The sun is bright as I step out of the hotel. The narrow lanes of Ghangaria village are sludgy with mud and horse manure. It had rained. I take few steps towards the Valley of Flowers and the sun begins to disappear behind thick black clouds. The mist starts flowing down from mountain top. The peaks disappear; waterfalls hide behind the white fog; it engulfs the village. I am walking in the clouds.
The entrance of the Valley of Flowers is at Ghangaria. I pass through a four-foot revolving door made of thin iron frame. On the left is forest office that collects entry fee of Rs 150 from Indians and from foreigners, Rs 600. The office is a make-shift structure; the four walls and the roof are made with tin sheets welded and nailed together. Most of the things in and around the valley are temporary as the snow consumes everything it can. Flowers wither, trees go dormant, and people move to lower altitude from October to April, when eight-foot thick snow blanket covers the region.
The snow kept this park undiscovered until 1931, when three British mountaineers, Frank Smythe, Eric Shipton and RL Holdsworth, lost their way while returning from an expedition and landed in the valley that was full of flowers. Frank Smythe, who was attracted to the beauty of the place, returned and wrote a book calling this as Valley of Flowers.
There’s a small man in khaki uniform with a military jacket and a blue woolen skull cap inside the office. His face is wrinkled prominently; makes it difficult to ascertain his age. I am the first one to arrive. There is still time for the national park to open. The official calls me inside the office when I ask him the best time to visit the place.
Visitors can always see flowers here, after the ice melts and before the snow falls, but each has a different life-span. The bright-red Rhododendron flower blooms as early as February and withers by June. A species of fleece flower (Persicaria affinis) and Brahma Kamal (Saussurea obvallata) are seen only in August-September. Most flowers effloresce between July 15 and August 15, making this the best period. There are about 498 species of flowering plants here that bears lilies, orchids, poppies, geraniums, roses, primulas, marigold, daisies and anemones. The valley changes its color every 15 days based on the blooming species of flowers.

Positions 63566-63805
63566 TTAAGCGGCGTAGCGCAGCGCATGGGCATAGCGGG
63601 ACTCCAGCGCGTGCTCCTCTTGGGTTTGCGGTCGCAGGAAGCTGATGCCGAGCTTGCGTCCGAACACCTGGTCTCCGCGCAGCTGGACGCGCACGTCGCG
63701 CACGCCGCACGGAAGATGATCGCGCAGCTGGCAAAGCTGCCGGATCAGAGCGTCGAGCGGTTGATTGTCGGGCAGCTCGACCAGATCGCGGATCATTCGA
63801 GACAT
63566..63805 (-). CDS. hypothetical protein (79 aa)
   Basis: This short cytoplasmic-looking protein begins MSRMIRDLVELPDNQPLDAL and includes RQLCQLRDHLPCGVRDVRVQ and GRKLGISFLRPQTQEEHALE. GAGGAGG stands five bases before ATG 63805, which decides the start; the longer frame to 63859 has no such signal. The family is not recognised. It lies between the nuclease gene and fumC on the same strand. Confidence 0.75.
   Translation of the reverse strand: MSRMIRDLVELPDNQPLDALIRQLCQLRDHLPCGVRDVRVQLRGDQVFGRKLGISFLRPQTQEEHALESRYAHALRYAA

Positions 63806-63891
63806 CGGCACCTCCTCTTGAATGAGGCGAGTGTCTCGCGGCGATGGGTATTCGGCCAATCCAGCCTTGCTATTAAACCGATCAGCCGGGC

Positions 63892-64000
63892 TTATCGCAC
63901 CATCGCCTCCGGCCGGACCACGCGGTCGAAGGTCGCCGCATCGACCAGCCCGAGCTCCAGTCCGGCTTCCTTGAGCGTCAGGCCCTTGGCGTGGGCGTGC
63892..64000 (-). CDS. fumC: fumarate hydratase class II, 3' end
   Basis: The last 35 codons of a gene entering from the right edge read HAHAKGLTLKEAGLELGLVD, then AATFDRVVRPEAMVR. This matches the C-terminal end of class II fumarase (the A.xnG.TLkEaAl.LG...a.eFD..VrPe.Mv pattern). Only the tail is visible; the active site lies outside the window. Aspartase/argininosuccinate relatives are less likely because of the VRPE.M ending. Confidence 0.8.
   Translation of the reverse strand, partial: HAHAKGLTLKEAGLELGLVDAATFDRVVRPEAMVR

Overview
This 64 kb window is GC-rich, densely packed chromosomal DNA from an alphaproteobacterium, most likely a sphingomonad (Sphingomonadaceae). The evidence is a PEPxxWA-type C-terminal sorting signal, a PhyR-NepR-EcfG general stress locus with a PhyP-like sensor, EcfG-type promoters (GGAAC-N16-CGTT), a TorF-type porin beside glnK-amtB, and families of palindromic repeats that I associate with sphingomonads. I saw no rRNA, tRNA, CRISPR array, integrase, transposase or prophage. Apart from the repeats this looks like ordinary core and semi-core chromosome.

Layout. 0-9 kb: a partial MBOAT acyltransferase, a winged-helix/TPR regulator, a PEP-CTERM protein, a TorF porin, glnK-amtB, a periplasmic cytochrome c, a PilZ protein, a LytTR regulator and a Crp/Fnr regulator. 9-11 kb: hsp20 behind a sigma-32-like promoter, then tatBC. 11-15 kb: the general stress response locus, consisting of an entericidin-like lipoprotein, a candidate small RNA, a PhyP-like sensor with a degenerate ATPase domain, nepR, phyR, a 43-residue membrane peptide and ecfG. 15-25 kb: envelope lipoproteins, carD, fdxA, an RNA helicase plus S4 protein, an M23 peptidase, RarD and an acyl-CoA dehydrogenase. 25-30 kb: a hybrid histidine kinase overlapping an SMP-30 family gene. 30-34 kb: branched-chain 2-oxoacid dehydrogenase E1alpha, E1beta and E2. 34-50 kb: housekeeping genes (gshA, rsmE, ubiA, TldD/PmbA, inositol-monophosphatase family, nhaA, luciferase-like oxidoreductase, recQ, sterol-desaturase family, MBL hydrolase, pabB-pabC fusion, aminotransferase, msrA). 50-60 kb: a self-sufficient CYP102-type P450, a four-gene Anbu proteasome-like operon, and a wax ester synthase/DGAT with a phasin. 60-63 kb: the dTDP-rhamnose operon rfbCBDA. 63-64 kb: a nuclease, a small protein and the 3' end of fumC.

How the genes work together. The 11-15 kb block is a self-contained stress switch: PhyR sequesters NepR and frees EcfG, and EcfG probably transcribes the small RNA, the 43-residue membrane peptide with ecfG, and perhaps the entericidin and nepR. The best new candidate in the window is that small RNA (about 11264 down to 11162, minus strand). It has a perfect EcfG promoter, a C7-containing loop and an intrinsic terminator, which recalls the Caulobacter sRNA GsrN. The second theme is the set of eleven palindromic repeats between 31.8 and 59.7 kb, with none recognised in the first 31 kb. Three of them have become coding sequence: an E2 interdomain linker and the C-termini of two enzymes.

While we talk, he raises a finger to point in the opposite direction. There is a brown-color creature, dark-eyed with long white whiskers. Slightly smaller than rabbit, it is fluffy with small limbs. Sitting on a big moss-covered rock, it looks in our direction intently.
‘No. Tailless mouse’
As I start for the park, the official suggests: ‘Go with an open mind, not expecting too much. Lot of visitors return disappointed.’
From the entrance, the valley is a 3-km trek. I expect tall trees, competing for sunlight, sprawled on either side of the narrow path carved on mountain slope. Instead, there are fresh wild plants, trees not over 15 feet, lianas, vines and creepers.
At every step there is a play of light. The sun rays that come through the trees, illuminate, brighten and make the flora more vivid. It makes the forest lively. None of the flowers are without insects, or flies, or bees. The water on leaves looks like mercury drops when they reflect the sunlight. At times they appear like diamonds adorned to beautify the arrangement. I start to lose myself observing these. Only when another visitor passes, I realize that the destination is still ahead. As I walk enthralled, I start to envy botanists.
Two youth stop to observe my activity. I am photographing at a Cobra Lily, probably the first carnivorous plant I have ever seen. The leaves of the plant curve to form a hood similar to that of a rearing cobra.
‘Do you study plants?’
‘Are you professional photographer?’
They look disappointed.
I ask: ‘first time to this place?’
One of them has visited the place before. I am excited to hear about the valley. ‘It doesn’t live up to the hype. The flowers are small and scattered all over. I had expected much bigger flowers and symmetrically arranged ‘ I remembered the forest official’s advice.
I reach the valley with an open mind and feel overwhelmed. The extra vibrant flowers, the snow-clad peaks, the sparkling brooks and the gushing streams dumbfound me. No wonder locals believe that fairies inhabit the park. For the divine creatures to reside, this looks like a perfect place. Another tale calls it flower garden of God Indra, the lord of heaven.
The place makes you forget about everything. People roam around carefree with smiles on their faces exchanging greetings with strangers – not a regular occurrence in India. To see the entire park, a visitor needs to walk 7-km one way after the 3-km trek. No one looks exhausted on their way back. They return in the same pace still inspecting the area and hoping they have not missed anything. I do the same. I walk without break or rest with curious eyes.
I cannot not believe that there were no plants or flowers at this place three months back. Plants can go dormant but what happens to insects and butterflies? Do they also travel to the lower altitude like men? The trek that I did, too, receives heavy snowfall. Did the entire alpine forest grow in 3-4 months? Many other such questions fill me as I return. On reaching the entrance, the forest official waves at me.
‘How was it?’
‘I feel the entire region is result of some kind of miracle.’